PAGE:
Six Simple Steps to Control and Reduce Your Inbox Stress

Six Simple Steps to Control and Reduce Your Inbox Stress

In this digital age, email, text messaging,and the use of other messaging applications are some of the means of communication. It is important to be organized and be on top of those messages that come through.

Annette will share with us today six simple steps on how to control your inbox and to reduce stress on what comes along with it. This is one of the significant steps that you have to do to fully maximize your time because checking and responding to messages can take so much of your time. You may also feel overwhelmed with the amount of messages that you receive and may cause stress.

With the six steps that Annette will share, it can save you plenty of time, reduce stress, and be able to control all your incoming messages. Best is to stay tuned and take notes of these steps.

Highlights of this episode:

  • How to control your inbox
  • Make a schedule on when to check and respond to messages
  • Setup rules and filters of messages based on certain criteria
  • Utilize different applications in scheduling emails
  • Unsubscribe to different mailing list that you are no longer interested

Resources:

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Introduction

Welcome to the Financial and lifestyle Freedom Podcast with me, Annette Ferguson. In this episode, I'm going to speak about how I cut down on email overload and share with you six simple tips for you to reduce your inbox stress. So let's dive in and welcome to the podcast. And for those of you who don't know me, my name, as I said, is Annette Ferguson and I am CEO of Annette and Co, a UK based accounting firm. I am a chartered accountant, certified Profit First professional and small business growth strategist. And I know how it feels to have an overflowing inbox.  It's stressful and it seems like there is never enough time in the day to get everything done. But don't worry, because in this episode, I'm going to share with you my six simple tips that can help you take control of your inbox and reduce the stress that comes along with it.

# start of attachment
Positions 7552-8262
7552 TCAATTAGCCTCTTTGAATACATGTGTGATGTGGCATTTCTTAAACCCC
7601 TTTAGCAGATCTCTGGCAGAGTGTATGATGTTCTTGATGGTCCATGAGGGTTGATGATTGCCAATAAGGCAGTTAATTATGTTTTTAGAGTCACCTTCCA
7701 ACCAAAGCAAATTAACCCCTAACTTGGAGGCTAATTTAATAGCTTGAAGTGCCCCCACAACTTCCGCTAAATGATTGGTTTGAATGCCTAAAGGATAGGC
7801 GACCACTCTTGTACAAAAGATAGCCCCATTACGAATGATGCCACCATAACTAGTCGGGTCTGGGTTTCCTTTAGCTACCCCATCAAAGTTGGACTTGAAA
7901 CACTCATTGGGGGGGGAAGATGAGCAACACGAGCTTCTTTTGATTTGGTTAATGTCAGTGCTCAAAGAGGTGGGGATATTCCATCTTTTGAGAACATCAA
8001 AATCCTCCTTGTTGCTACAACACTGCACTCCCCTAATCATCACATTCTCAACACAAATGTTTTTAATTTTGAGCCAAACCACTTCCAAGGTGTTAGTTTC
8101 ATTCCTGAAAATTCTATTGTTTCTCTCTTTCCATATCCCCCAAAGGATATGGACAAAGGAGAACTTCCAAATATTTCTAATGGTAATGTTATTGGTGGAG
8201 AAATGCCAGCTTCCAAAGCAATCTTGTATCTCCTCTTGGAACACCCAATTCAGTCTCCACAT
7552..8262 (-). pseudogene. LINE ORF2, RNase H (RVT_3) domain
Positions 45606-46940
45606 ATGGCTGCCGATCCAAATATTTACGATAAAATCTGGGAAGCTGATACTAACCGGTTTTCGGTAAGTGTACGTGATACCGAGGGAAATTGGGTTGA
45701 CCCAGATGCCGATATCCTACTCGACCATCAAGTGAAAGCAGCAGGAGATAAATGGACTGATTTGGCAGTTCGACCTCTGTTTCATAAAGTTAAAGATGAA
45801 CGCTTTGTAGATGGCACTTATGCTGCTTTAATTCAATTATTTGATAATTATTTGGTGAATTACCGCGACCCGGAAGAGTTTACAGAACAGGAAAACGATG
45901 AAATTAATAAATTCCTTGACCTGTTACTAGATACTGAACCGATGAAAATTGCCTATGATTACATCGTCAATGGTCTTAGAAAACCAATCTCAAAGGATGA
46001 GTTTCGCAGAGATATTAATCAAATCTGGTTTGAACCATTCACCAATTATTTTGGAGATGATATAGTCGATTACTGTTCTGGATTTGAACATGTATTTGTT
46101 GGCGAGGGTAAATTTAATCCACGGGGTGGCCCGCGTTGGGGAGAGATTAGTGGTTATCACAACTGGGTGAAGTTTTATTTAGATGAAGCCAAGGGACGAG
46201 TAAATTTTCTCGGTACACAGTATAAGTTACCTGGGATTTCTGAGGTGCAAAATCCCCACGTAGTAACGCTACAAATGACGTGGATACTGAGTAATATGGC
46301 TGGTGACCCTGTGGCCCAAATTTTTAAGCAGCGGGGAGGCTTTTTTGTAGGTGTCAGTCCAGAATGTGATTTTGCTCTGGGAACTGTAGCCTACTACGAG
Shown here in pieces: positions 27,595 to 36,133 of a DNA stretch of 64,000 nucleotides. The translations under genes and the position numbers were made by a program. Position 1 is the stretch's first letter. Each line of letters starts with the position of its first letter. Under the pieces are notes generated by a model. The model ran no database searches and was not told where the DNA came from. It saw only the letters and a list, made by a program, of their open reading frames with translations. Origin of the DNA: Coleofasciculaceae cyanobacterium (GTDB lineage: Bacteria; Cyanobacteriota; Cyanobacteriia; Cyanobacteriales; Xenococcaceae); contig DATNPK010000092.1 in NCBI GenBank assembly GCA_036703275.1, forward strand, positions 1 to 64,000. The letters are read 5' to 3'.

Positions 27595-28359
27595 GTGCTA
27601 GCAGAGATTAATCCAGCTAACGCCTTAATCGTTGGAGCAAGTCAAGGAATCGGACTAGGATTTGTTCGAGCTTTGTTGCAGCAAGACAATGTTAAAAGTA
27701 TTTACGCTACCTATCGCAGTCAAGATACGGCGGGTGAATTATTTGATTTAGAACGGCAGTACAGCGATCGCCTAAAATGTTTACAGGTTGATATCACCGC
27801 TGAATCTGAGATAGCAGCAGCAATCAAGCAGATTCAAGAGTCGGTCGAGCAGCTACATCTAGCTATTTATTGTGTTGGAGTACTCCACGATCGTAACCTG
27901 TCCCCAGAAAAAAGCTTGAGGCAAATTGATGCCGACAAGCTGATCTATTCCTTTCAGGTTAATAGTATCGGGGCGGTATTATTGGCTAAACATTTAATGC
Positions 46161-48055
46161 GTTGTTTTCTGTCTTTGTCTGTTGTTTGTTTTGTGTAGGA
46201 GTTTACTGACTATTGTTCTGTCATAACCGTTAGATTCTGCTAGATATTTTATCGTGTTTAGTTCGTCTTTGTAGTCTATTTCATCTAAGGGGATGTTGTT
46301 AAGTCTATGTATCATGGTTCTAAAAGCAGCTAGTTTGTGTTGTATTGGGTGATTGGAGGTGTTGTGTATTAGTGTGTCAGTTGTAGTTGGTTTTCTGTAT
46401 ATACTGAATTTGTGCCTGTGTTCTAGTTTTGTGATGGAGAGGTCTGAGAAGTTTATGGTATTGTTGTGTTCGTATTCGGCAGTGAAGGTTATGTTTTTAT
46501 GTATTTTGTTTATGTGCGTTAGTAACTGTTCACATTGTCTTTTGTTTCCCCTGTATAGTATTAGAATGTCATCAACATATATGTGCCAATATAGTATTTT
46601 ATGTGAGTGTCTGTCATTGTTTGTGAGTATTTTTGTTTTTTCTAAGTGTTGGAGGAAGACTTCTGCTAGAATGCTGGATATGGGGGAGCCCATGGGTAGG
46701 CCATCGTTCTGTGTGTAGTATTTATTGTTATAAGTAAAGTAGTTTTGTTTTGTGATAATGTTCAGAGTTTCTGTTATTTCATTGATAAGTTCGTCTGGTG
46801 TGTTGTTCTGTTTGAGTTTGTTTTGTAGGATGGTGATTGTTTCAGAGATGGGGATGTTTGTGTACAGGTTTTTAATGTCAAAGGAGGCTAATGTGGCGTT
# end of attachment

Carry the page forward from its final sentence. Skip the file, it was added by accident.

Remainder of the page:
Why do you need to manage your email inbox?

Of course, in today's digital age, it is more important than ever to stay organized and keep on top of all those messages that come in through the different apps and technology that we live with in our pocket every day. And a recent study found that the average person spends nearly two hours checking and responding to emails each day. That's nearly 10 hours every single week. And I don't even want to add up what that looks like over a month or a year. For business owners managing your inbox can be stressful and overwhelming. I have been there. 

The Six Steps to Reduce your Inbox Stress

Step 1 - Setting a special time of the day to check emails

However, if you follow some of these six simple steps, you can reduce your inbox stress and maintain productivity.  So number one is creating a specific time each day to check your email and respond to messages. Block this time in your diary. This is one that I was incredibly resistant to at first.  I was one of those people that always had my email open in the background of whatever I was doing that day, but in today's world that leads to overwhelm very, very quickly. So to stay on top of your inbox, try creating a specific time each day to check and respond to messages. Block off this time in your diary so you can stay focused and avoid getting pulled into other tasks. You might also want to set a limit on the number of emails that you are going to respond to during this time period. By being intentional about when you check your emails, you can reduce email overwhelm and manage your time more effectively. In most businesses, there is rarely an emergency that will come in via email, which means that for the most part, there is rarely a business owner that needs to sit with their email client open all the time. 

Step 2 - Setting up rules

And the second tip is setting up rules in your email client that will automatically file or delete messages based on a certain criteria. If your inbox feels like it's a never ending to do list, it might be time to set up some rules. By creating filters, you can automatically file or even delete messages based on certain criteria, making it easier to manage your inbox. For example, you could set up a rule that automatically deletes all messages with the word unsubscribe in the subject line. Or you could create a filter that moves all the messages from key clients into a separate folder. I also have rules set up so that certain emails are auto forwarded to people in my team and they actually bypass my inbox altogether and just go straight into my archive. I know for example, during onboarding, if we have emails that have gone out that clients are responding to, if they are responding to my email address for those,  often I am actually not the one that's going to action those emails and so I can set up auto forwarding on those subject lines to go to the person that is going to be dealing with that email. With this, the options are endless and in all honesty, the relief is instantaneous. This has had a massive impact on my inbox alone. Oh if email overwhelm is ruining your life then consider setting up some of these rules to help keep things under control.